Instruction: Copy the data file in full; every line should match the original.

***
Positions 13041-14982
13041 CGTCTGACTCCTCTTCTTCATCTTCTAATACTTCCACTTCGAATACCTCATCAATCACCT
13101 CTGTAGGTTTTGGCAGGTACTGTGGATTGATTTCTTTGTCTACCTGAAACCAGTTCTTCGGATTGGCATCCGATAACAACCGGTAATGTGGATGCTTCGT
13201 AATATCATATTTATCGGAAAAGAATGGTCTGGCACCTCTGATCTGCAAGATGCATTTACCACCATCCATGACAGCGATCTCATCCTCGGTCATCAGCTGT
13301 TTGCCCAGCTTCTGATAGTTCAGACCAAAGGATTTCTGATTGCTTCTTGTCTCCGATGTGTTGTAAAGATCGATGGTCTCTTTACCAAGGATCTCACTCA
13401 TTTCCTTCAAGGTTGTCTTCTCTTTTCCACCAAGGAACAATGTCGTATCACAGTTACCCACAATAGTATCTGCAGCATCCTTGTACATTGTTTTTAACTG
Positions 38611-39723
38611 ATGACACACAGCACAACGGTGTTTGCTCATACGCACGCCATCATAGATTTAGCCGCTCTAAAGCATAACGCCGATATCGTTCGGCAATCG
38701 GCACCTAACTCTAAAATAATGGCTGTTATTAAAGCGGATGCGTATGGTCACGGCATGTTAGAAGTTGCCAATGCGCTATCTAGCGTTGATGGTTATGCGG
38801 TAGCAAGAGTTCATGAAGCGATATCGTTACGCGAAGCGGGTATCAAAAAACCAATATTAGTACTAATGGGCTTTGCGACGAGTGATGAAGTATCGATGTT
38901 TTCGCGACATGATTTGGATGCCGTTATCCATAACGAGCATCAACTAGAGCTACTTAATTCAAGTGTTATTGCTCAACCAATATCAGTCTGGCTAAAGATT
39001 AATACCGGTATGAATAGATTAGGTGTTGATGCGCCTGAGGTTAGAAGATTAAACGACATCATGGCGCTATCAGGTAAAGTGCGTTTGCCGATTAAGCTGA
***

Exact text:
Positions 13041-14982
13041 CGTCTGACTCCTCTTCTTCATCTTCTAATACTTCCACTTCGAATACCTCATCAATCACCT
13101 CTGTAGGTTTTGGCAGGTACTGTGGATTGATTTCTTTGTCTACCTGAAACCAGTTCTTCGGATTGGCATCCGATAACAACCGGTAATGTGGATGCTTCGT
13201 AATATCATATTTATCGGAAAAGAATGGTCTGGCACCTCTGATCTGCAAGATGCATTTACCACCATCCATGACAGCGATCTCATCCTCGGTCATCAGCTGT
13301 TTGCCCAGCTTCTGATAGTTCAGACCAAAGGATTTCTGATTGCTTCTTGTCTCCGATGTGTTGTAAAGATCGATGGTCTCTTTACCAAGGATCTCACTCA
13401 TTTCCTTCAAGGTTGTCTTCTCTTTTCCACCAAGGAACAATGTCGTATCACAGTTACCCACAATAGTATCTGCAGCATCCTTGTACATTGTTTTTAACTG
Positions 38611-39723
38611 ATGACACACAGCACAACGGTGTTTGCTCATACGCACGCCATCATAGATTTAGCCGCTCTAAAGCATAACGCCGATATCGTTCGGCAATCG
38701 GCACCTAACTCTAAAATAATGGCTGTTATTAAAGCGGATGCGTATGGTCACGGCATGTTAGAAGTTGCCAATGCGCTATCTAGCGTTGATGGTTATGCGG
38801 TAGCAAGAGTTCATGAAGCGATATCGTTACGCGAAGCGGGTATCAAAAAACCAATATTAGTACTAATGGGCTTTGCGACGAGTGATGAAGTATCGATGTT
38901 TTCGCGACATGATTTGGATGCCGTTATCCATAACGAGCATCAACTAGAGCTACTTAATTCAAGTGTTATTGCTCAACCAATATCAGTCTGGCTAAAGATT
39001 AATACCGGTATGAATAGATTAGGTGTTGATGCGCCTGAGGTTAGAAGATTAAACGACATCATGGCGCTATCAGGTAAAGTGCGTTTGCCGATTAAGCTGA